Butcher Chopping Block Maintenance: How to Clean and Oil in Five Easy Steps

Butcher Chopping Block Maintenance: How to Clean and Oil in Five Easy Steps

Wooden countertops add warmth and beauty to any kitchen. Unlike other trendy countertop surfaces, wooden countertops are timeless and never go out of style. They also add functional value to a kitchen that appeals to chefs and foodies. However, they do not completely carefree. They need to be kept clean and sealed to maintain the surface. Proper maintenance will not only lengthen the life of your countertop but will keep it hygienic. Five easy steps for maintaining all of your wooden cutting surfaces, including countertops and chopping blocks, are listed below.

You will need:

Dish detergent

Scrubby sponge

White vinegar

Either lemon juice and salt Or water and baking soda

Mineral oil

Step one – Clean.

Cleaning the board with warm soapy water and a scrubbing sponge will get off any visible debris and will remove a small amount of oil from the board. Use warm water and scrub gently. You aren’t trying to sanitize with this step so don’t use hot water. Hot water is unnecessarily aggressive and will damage the board over time. Rinse all of the soap off when the surface is clean.

A word of caution – do not submerge portable boards in water. Water will soak into the wood fibers causing the wood to swell and warp. This breaks the glue bond in the lamination. Then as the wood dries, it cracks.

Step two – Sanitize.

Sanitize your butcher board by wiping it down with full-strength white vinegar. Why vinegar? Vinegar is an effective disinfectant against common kitchen bugs such as e.coli, staphylococcus, and salmonella. Vinegar is not damaging to the wood fibers like chlorine bleach. Chlorine bleach is corrosive and its effects are accumulative. Over time it changes the color of the wood and it breaks down the lignan (the natural glue between the fibers). The wood will look ashy even after it is oiled and the fibers will have microscopic tatters for bacteria to hide in. It’s a good idea to keep a spray bottle of vinegar handy to use as a regular sanitizer for your wooden cutting surfaces.

I use vinegar and air drying to sanitize my wooden countertops and it works great. However, if you need extra assurances, you can allow your butcher board to dry after the vinegar treatment, then wipe it down with 3% hydrogen peroxide.

After sanitizing, you can move to steps four and five, allowing the board to dry and then oil it. Or you can do some additional deep cleaning as in step three if you have a heavy build-up of oils, odors, or stains.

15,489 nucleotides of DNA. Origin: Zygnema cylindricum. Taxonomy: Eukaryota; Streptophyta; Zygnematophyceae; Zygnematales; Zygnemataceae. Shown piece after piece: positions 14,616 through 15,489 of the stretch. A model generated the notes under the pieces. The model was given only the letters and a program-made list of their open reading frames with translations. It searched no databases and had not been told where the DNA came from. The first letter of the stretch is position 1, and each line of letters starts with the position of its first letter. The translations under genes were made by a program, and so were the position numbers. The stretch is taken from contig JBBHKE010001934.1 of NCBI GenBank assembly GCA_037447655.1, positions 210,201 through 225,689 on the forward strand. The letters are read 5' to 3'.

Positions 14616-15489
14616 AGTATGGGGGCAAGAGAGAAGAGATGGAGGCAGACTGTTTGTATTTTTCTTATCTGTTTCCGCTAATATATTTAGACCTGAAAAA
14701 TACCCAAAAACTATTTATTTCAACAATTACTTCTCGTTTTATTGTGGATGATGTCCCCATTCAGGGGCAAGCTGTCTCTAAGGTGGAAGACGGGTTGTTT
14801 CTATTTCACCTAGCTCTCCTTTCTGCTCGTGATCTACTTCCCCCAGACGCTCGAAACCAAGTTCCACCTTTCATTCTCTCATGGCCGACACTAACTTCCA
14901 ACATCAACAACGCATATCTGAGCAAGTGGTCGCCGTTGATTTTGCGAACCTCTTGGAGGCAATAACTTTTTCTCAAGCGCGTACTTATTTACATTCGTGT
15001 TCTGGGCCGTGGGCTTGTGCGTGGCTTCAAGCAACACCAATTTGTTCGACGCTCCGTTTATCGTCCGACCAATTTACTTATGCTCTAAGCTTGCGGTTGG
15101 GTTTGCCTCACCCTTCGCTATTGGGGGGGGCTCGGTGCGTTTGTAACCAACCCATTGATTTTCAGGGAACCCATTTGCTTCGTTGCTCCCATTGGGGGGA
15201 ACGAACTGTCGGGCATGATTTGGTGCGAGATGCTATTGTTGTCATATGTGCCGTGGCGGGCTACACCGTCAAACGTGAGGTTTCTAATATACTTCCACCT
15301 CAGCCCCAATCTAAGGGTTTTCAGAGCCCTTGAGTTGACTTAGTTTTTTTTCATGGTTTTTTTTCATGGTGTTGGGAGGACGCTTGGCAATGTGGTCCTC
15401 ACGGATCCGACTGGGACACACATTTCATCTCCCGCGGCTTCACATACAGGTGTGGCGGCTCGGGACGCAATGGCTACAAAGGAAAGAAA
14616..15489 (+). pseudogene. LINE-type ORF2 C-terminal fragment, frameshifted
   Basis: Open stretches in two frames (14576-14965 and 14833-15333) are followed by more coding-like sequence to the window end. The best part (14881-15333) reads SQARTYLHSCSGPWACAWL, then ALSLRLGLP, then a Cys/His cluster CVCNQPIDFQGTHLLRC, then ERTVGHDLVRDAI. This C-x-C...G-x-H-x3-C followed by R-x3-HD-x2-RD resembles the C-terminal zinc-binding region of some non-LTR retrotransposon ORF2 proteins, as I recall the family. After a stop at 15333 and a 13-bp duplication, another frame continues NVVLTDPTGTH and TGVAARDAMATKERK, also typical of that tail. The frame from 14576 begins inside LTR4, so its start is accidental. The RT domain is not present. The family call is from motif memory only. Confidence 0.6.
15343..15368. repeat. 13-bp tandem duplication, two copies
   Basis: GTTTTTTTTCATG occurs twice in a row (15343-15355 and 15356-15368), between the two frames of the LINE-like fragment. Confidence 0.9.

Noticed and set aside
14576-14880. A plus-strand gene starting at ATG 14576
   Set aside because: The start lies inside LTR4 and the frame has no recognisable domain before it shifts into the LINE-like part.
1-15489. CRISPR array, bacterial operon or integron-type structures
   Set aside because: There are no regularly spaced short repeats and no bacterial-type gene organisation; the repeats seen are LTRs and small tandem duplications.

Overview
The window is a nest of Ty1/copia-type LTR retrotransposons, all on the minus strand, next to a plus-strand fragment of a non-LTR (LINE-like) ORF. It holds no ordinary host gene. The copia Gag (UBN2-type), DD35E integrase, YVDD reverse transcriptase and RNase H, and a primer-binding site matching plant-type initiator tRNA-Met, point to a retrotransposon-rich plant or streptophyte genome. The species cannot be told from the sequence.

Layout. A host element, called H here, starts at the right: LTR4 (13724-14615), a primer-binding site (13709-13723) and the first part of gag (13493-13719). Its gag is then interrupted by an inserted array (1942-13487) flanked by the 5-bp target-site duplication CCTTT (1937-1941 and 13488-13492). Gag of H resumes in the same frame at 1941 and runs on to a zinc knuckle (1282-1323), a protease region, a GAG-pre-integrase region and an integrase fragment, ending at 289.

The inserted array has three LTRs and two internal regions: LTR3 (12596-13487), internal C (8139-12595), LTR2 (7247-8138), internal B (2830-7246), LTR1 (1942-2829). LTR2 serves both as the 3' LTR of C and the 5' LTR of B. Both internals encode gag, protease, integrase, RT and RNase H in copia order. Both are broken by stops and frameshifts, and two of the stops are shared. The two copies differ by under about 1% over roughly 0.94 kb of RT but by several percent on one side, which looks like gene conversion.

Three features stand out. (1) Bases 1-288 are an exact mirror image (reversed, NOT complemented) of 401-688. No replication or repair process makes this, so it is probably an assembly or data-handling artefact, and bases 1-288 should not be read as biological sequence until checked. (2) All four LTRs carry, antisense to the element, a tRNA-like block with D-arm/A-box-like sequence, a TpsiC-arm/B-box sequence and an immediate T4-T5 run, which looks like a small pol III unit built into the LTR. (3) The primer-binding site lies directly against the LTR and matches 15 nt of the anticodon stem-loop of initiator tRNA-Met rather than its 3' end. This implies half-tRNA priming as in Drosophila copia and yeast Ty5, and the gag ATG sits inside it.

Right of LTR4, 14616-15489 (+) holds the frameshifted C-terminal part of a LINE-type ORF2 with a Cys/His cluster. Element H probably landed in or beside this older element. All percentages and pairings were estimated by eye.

Step three – Deep Cleaning

Make a paste of salt and lemon juice OR water and baking soda. Using a scrubby sponge, lightly swirl the paste around focusing on stains if you have any. This paste mixture will lightly strip away old oils. It will also deodorize the wood and lighten stains. Both lemon juice and baking soda are aggressive cleaners so don’t allow them to just sit on the board for hours. Just gently scrub the paste around for a few minutes and rinse it completely away when you are done.

Step four – Dry

Allow block to dry completely….overnight is best. A dry environment is the best defense against bacteria, mold, and viruses. Allowing the board to dry completely before oiling it helps to lock moisture OUT rather than sealing it in. Also, the dryer the wood is, the more easily it will soak up oil.

Before you oil, your butcher board looks it over. If you still have stains use a sanding block to remove light stains or use a palm sander with a fine-grit paper to sand down the entire board.

Step five – Seal with oil

Oil your butcher board. Oiling your wooden countertops and cutting boards helps to protect the wood from damage and keeps the surface hygienic. The oil creates a water-resistant barrier. It keeps the wood dry and keeps bacteria out. The best oil to use is food grade mineral oil as it will not go rancid the way vegetable-based oils will. This can be found in the laxative department of your local drug store or you may find it also at your local hardware store. Just pour a little onto the board and rub it in with your clean hands or use a clean lint-free rag. If you want to pump up the water-resistance of your oil, you can warm it and add beeswax or paraffin to it. Use a ratio of one part wax to nine parts oil. When this oil has soaked into your wood, it will leave behind a thin waxy layer that is even more water-resistant!

Every type of counter top needs basic maintenance. Granite needs polishing. The grout in a tile counter top needs scrubbing. A wooden counter top or butcher chopping block needs to be cleaned and oiled. With a little bit of care, your wooden cutting surfaces can last life times and add functional value to your kitchen.

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